THE most common reason for back pain is poor posture (and, interestingly enough, dehydration and poor nutrition). Paul Chek is very fond of saying “If you’re not assessing, you’re only guessing.” By overlooking what isn’t working correctly, pain and chronic injuries simply will not go away.
A postural assessment and movement screen are critical to find where muscular imbalances and poor recruitment patterns are. If the client has too much spinal flexion or lordosis or their cervical curves are flat or excessively curved, those ought to be addressed by:
* Stretching the short tight muscles (nearly always the flexors of the spine)
* Strengthen the long, loose muscles (nearly always extensors of the spine)
* Teaching good core activation and recruitment
* Correcting faulty movement patterns
Usually people have developed bad training habits that require undoing and retraining. Folks nearly always need to learn to use the deep core muscles of the inner unit: the transverse abdominus (TVA), the pelvic floor and multifidus.
These are the fundamental core muscles, which are all on the same neurological loop. If one of them doesn’t work right, none of them do. Core conditioning involves more than this but learning how to use these three is a crucial beginning.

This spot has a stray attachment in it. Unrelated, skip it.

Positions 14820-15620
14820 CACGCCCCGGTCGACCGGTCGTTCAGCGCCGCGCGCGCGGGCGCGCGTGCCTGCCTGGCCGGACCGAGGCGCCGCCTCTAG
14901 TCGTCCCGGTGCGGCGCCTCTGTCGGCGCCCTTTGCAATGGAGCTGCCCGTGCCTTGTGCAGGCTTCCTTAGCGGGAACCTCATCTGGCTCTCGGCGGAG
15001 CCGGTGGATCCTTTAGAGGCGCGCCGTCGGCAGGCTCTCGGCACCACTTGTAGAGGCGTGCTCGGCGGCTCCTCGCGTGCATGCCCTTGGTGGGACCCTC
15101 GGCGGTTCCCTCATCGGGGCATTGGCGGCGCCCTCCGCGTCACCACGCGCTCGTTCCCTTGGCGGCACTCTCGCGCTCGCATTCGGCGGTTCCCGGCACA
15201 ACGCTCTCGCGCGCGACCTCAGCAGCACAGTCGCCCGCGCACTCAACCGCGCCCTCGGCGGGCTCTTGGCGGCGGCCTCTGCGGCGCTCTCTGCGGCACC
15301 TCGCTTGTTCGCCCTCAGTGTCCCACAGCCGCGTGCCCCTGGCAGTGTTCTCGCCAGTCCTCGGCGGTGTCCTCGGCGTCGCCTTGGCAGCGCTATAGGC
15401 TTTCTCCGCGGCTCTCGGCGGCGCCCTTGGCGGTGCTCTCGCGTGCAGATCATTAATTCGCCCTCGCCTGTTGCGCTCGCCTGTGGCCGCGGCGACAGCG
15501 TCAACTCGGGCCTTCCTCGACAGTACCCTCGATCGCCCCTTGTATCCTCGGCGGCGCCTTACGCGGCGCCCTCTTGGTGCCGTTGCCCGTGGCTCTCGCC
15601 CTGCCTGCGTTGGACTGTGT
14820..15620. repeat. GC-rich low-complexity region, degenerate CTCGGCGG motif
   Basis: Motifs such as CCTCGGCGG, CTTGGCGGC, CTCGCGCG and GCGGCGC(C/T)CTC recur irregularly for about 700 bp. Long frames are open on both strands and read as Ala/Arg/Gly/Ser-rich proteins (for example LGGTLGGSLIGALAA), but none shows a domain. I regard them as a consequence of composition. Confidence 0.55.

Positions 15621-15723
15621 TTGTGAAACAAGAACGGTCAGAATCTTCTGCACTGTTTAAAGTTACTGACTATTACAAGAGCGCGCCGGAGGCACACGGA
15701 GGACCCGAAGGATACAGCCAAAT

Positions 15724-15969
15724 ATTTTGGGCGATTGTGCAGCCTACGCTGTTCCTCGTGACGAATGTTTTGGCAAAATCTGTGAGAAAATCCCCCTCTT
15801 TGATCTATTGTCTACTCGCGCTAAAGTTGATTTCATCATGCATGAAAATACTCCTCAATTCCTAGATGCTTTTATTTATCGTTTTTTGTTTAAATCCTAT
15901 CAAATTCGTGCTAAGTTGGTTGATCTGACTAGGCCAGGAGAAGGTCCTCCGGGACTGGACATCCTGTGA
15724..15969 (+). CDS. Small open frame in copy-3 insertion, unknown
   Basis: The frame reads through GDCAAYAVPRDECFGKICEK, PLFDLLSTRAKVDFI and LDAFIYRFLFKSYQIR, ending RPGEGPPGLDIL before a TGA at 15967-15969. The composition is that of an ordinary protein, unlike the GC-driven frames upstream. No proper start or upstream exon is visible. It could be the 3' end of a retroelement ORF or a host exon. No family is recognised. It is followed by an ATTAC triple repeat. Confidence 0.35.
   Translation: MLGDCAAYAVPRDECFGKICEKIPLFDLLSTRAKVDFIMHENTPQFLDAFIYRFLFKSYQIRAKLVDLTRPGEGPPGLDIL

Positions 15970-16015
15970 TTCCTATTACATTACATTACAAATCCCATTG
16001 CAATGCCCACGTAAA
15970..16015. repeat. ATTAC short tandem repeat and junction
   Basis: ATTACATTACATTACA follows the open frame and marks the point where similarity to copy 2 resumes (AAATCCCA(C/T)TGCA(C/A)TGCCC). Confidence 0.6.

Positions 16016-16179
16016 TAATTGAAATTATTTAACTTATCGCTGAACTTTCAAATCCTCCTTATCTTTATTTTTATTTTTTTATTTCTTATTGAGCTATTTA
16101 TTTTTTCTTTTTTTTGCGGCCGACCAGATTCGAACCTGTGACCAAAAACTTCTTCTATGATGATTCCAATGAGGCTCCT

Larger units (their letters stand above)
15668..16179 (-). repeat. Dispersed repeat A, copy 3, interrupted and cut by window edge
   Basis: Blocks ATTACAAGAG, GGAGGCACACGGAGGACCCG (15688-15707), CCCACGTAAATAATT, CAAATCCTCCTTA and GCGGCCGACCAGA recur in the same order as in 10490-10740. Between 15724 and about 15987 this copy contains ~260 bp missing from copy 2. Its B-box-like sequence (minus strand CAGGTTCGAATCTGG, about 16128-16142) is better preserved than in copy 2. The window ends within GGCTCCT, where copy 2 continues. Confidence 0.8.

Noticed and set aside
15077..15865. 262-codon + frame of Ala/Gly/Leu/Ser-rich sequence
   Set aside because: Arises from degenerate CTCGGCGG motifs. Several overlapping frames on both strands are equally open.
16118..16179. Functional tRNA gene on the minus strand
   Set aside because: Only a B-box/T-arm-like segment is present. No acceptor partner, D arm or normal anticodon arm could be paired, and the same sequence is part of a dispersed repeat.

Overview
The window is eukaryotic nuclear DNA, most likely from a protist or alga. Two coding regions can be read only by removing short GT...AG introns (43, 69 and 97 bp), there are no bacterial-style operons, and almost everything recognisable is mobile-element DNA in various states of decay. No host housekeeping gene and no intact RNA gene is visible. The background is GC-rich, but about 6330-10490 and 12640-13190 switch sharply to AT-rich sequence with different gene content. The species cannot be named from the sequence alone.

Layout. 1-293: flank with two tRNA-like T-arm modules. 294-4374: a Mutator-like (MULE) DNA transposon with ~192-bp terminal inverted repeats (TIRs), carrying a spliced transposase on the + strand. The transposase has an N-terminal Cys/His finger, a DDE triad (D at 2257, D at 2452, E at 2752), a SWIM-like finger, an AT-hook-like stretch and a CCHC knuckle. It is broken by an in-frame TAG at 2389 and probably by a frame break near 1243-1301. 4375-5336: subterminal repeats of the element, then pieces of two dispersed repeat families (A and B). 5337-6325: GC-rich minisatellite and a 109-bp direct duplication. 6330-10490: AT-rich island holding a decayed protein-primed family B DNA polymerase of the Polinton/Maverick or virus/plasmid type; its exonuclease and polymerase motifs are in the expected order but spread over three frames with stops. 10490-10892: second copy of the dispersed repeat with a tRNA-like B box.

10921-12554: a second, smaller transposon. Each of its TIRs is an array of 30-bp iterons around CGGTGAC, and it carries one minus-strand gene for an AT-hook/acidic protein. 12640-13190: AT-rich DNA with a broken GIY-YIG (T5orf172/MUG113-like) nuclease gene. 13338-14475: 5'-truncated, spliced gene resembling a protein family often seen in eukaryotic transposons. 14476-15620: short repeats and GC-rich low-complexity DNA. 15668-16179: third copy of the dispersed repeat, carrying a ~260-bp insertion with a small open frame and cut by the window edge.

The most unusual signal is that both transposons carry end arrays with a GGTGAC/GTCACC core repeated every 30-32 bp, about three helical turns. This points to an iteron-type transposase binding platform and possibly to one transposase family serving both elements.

Typically when someone comes to me with 3 or 4 pain levels, we use that as their level 1 “gauge” (With 3 ruptured lumbar discs, this is my level 1). If my program doesn’t increase their pain levels or actually decreases it (which usually happens), we’re on the money.
If their pain goes up significantly, well, that’s a really good indicator they’ve done something they shouldn’t. One of my clients had back surgery several years ago. Through these assessments and retraining, he now enjoys skiing, rigorous conditioning and golf, just to name a few. And, he’s in his fifties!
My clients learn that by paying attention to what their bodies tell them, they get stronger and enjoy their daily activities, whatever those may be.
A favorite line I stole from one of my highly esteemed teachers, Paul Chek, is: “Pain is your body’s idiot light.” Their pain becomes a very accurate gauge to let them know whether they are helping or harming themselves as they move towards their goals.
Pain Busting Tips:
* Get a good postural assessment.
* Stretch the short tight muscles and strengthen the long loose muscles.
* Be wary of trainers who tell you “No pain, No gain”. There is no gain when your pain goes up, only systemic draining.